• causation;
  • dental public health;
  • health inequalities;
  • lifecourse;
  • oral epidemiology;
  • risk factor;
  • theory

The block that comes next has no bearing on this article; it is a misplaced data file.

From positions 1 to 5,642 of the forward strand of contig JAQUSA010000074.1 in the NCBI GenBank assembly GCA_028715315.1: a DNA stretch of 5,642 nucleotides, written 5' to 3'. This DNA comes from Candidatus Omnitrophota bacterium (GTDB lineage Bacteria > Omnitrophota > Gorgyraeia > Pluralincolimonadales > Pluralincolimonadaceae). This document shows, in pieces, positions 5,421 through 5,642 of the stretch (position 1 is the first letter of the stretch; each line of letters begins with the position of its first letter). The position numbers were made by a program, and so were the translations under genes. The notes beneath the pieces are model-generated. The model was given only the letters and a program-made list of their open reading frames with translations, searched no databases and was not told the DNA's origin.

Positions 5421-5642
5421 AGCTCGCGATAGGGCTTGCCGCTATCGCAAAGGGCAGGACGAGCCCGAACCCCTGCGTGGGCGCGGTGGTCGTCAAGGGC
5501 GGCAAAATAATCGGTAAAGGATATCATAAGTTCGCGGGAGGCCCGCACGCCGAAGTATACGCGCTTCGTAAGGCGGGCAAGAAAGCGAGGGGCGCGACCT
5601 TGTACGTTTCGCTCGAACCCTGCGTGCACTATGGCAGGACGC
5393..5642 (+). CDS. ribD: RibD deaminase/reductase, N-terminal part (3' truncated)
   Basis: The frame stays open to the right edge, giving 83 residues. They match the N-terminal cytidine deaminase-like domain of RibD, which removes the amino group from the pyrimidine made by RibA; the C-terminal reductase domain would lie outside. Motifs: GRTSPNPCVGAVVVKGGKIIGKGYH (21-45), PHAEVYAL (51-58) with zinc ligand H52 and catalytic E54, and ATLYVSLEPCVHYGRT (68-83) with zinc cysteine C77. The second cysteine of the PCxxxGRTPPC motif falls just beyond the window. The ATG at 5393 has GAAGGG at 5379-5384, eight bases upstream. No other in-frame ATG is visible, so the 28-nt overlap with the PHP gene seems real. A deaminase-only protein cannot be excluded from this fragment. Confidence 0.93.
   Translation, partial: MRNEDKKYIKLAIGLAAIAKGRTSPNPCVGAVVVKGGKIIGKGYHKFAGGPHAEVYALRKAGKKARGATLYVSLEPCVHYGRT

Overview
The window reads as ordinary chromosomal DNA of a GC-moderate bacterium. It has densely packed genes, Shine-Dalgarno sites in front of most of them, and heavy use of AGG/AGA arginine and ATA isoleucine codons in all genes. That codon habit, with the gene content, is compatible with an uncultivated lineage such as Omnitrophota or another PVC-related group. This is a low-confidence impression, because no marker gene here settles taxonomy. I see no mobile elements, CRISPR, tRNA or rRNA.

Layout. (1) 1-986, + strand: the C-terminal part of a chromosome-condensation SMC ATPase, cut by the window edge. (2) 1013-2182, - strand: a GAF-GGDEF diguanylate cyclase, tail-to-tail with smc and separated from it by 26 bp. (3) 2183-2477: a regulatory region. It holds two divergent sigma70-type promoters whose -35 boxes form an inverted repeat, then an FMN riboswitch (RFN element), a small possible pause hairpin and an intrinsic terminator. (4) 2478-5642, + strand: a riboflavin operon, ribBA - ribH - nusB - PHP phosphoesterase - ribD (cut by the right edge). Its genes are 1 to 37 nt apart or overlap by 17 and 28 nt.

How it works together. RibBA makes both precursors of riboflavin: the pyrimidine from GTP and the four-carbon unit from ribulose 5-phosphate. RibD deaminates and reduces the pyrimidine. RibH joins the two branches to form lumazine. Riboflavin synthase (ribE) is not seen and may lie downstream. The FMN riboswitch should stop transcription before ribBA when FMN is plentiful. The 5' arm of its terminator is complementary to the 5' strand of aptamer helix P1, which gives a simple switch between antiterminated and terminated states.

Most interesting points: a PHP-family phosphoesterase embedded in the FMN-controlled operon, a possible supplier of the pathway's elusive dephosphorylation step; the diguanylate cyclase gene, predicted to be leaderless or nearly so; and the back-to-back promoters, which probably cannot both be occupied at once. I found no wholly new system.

Since the early 1990s, there has been heated debate critically reflecting on social epidemiology. Yet, very little of this debate has reached oral epidemiology. This is no more noticeable than in the field of oral health inequalities. One of the significant achievements of social oral epidemiology has been the persistent documentation of social patterning of oral disease. Nevertheless, where social oral epidemiology has fallen down is going beyond description to explaining these patterns. Thinking how and in what way things happen, not just in relation to oral health inequalities but also more broadly, requires a more creative approach which links to scholarship outside of dentistry, including the work from critical epidemiologists to that within the social sciences. The aim of this review study is to provide a critical commentary on key aspects of more general epidemiological debates in order to inform and develop social oral epidemiology theory and methodology. In the first section, ‘Where are we now?’, six key debates are reflected upon: (i) analysis of variance versus analysis of causes, (ii) the fallacy of independent effects, (iii) black box thinking, (iv) theory and the understanding of mechanisms, (v) individualization of risk and (vi) the meaning of ‘social’. In the second section, ‘Where to next?’ we draw on a number of fundamental issues from within the social science literature in order to highlight possible channels of future inquiry. Our overriding goal throughout is to facilitate a critical engagement in order to improve understanding and generate knowledge in relation to population oral health.